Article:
Fleet News

Lexus LS430

Lexus

Review

Since Toyota unleashed the first iterations of its prestige wing on an entirely suspecting world in 1989, the marque has sold 250,000 cars in the USA and just 20,000 in Europe. In the UK, the flagship LS model accounts for a mere 350-400 sales, of which some 50% are in the fleet sector.

It's surprising, in the context of such a slim statistic, that Lexus can't be more precise.

Given their dealer network's annual propensity for cleaning up in matters JD Power and an astonishing level of customer loyalty to the LS, I feel sure they actually know not only the precise number of cars sold, but also the inside leg measurement of each and every customer.

The LS has always been targeted squarely at the American market. And Lexus' protestations that the car's low UK volumes are geared to a rarity that promotes high re-sale value – the CAP Monitor increasing its residual valuation of this new LS430 by 2% to 32% – must, in truth, be seen as nothing more than the pleasant side effect of an otherwise uncomfortable state of affairs. To wit, no-one buys what they don't know exists.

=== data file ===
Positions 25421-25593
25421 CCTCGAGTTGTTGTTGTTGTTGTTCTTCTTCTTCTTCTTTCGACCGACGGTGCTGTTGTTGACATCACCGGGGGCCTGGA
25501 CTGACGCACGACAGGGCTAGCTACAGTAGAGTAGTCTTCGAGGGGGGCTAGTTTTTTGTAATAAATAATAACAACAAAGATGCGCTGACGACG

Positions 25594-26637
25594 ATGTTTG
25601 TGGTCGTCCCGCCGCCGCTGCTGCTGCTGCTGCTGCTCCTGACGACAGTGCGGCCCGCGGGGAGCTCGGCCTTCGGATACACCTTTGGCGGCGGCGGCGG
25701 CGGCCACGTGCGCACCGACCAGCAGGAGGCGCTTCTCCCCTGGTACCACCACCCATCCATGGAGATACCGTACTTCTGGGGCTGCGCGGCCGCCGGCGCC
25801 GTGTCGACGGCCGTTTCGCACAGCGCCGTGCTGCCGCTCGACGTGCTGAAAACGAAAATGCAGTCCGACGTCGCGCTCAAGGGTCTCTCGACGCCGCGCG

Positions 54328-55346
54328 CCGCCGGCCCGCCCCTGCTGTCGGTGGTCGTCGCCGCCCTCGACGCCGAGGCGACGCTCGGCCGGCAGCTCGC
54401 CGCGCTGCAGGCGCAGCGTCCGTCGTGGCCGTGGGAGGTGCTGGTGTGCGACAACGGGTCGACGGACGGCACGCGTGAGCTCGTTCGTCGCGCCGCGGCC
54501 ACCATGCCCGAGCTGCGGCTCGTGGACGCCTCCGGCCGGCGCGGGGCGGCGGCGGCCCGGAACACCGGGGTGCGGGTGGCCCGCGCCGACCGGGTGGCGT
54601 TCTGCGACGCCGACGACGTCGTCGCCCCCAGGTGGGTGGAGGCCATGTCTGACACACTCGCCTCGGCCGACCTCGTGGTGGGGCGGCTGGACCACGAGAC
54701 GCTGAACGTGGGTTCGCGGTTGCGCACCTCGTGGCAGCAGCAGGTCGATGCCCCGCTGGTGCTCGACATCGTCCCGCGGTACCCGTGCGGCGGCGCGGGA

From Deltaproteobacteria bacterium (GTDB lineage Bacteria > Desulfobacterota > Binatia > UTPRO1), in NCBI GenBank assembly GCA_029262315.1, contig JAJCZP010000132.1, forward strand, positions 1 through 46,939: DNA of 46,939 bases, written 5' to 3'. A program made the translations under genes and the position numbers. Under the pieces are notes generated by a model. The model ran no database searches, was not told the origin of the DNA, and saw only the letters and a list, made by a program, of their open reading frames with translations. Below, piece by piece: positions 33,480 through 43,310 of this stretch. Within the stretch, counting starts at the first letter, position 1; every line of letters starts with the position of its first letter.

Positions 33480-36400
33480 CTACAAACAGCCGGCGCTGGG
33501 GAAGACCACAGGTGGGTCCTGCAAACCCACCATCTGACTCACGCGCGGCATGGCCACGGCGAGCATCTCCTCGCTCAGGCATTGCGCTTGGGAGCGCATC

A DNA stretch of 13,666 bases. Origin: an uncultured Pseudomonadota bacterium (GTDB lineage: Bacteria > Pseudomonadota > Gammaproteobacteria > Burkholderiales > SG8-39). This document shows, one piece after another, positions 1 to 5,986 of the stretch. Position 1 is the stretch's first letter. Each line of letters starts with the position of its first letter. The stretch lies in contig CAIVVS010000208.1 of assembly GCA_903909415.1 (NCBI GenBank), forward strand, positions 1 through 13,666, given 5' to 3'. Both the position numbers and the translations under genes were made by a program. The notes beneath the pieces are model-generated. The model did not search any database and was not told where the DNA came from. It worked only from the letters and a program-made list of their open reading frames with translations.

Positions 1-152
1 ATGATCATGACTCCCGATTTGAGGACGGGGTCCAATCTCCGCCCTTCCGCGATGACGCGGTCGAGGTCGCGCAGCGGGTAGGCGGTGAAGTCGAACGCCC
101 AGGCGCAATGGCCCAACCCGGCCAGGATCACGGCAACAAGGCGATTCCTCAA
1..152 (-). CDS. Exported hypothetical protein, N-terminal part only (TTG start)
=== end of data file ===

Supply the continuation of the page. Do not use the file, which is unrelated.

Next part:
The extent to which the third-generation LS430, on sale in the UK on November 17, will rectify the situation is hard to assess. A USA-friendly facelift that assaults the senses with all the subtlety of a robber's cosh will certainly raise awareness of the model. But all the really good stuff only makes its presence felt once you're on board and, judging by colleague response at launch, the new look will deter as many as it attracts from ever getting that far.

With a diesel still two years away for Lexus, the LS430's sole 270g/km CO2 engine choice – a 4.3-litre V8 already compliant with 2005's Euro IV-emissions standards – lodges it firmly within the 35% tax bracket.

So Lexus has re-armoured the LS430 for battle with the powerplant-choice prosperous Teutons via a thoroughly comprehensive array of standard equipment, pointing out that options increase delivery times while depreciating more quickly than the car itself.

Thus, fitted as standard, the new car boasts Bluetooth connectivity, a touch-screen satnav with Electronic Traffic Avoidance, voice-command recognition, a sublime Mark Levinson stereo with a six-CD changer in the centre console, a smart-key entry system, automatic door and boot lid closing, adaptive front headlamps that peer round corners, rear view camera, front and rear parking sensors, air conditioned front seats and 10 airbags, including both driver and passenger knee airbags.